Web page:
September 30, 2014

The Price Is Too High, Will Keep Going Up

A report from China Daily. “China will abolish all home purchase restrictions in the next 12 months and cut at least one policy rate in the first half of 2015 or before, said Shen Minggao, head of China research with Citigroup Inc. ‘Look around the world. No country keeps monetary policy unchanged when a correction starts in the property sector,’ Shen said in an interview. Most people agree that China’s property market is cooling, but they are divided about how the government should react. Some said more easing would further inflate the property bubble and lead to a systemic financial crisis. ‘Sure, there is a bubble, but the bubble does not have to burst now,’ Shen said.”

The Australian. “Sydney couple Daniel Yuen and Hua Ping Xu recently purchased a two-bedroom apartment in inner-city Sydney, and Mrs Xu said while prices were ‘ridiculous’ she had confidence in the market. ‘Honestly, my husband and I still believe the market will keep going up, we definitely think the price is too high, which means a lot of first-home buyers will struggle to afford to buy, but it is what it is,’ she said.”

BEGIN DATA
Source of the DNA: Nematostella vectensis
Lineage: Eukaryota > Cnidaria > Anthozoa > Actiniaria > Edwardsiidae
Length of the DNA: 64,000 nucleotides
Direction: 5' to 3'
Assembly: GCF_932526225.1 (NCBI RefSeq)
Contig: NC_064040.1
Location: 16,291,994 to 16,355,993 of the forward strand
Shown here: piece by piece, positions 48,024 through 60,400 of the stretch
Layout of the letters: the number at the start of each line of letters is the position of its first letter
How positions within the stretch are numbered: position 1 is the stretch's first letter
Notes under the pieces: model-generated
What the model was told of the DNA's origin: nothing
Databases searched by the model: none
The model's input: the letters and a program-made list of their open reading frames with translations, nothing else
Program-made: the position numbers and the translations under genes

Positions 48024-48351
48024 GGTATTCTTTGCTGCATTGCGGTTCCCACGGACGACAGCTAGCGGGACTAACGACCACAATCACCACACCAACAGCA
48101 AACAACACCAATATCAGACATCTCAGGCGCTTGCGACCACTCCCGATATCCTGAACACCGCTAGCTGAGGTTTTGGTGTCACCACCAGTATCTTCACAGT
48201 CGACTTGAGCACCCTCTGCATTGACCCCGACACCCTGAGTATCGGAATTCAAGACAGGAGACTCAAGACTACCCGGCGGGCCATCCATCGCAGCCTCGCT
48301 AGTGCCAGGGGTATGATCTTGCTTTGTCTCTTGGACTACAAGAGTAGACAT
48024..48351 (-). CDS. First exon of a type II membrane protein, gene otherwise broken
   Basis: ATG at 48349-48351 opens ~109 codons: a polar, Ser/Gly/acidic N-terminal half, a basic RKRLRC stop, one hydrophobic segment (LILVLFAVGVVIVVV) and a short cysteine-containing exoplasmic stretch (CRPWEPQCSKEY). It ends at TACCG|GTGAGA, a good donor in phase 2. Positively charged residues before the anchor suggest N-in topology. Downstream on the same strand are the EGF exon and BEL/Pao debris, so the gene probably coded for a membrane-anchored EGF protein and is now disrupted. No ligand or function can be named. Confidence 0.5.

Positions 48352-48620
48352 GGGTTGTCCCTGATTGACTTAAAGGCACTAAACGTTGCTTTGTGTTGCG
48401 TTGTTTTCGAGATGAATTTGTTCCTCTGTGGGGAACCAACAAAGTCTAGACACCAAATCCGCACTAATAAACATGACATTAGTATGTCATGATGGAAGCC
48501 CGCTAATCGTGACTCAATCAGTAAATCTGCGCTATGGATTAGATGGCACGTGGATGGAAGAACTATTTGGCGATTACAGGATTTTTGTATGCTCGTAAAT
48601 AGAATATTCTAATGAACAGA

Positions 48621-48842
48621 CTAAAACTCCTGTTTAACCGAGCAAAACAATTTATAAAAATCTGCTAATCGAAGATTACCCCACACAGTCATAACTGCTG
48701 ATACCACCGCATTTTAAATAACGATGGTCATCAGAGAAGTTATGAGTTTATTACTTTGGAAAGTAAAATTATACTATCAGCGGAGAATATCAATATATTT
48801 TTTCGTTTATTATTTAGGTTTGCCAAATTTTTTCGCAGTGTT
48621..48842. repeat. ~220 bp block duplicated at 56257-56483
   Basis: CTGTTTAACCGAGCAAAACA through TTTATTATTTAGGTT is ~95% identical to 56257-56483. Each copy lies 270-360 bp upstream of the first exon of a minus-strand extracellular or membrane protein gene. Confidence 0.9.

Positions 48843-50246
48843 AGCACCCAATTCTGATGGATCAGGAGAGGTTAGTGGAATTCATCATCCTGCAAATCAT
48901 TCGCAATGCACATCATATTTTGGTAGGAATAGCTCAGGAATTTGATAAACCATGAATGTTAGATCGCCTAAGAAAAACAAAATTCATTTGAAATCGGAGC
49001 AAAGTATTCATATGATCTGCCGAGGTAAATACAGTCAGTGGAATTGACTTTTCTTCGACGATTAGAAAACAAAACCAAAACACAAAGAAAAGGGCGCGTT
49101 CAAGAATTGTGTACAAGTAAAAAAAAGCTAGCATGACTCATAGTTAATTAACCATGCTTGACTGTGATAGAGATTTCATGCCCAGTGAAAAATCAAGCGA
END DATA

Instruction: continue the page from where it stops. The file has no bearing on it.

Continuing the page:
“The couple paid $885,000 for the apartment in the Mezzo development in Glebe, but haven’t decided whether they will move into the unit once it’s completed.”

Today Online on Singapore. “With more than 20,000 non-landed private homes expected to be completed in each of the next two years, yields are expected to be further compressed. Vacancy rates of non-landed private homes have already been rising for five straight quarters to 8.3 per cent in the second quarter of this year. ‘We have noticed that many people are choosing to rent first and hoping that prices will come down later on. They sell off their properties and rent before getting their next home. We are also seeing people signing shorter leases because they are hoping for rents to come down,’ said Mr Chris Koh, director of property firm Chris International. ‘What we are facing now is oversupply that’s going to put a toll on the market because tenants will be spoilt for choice.’”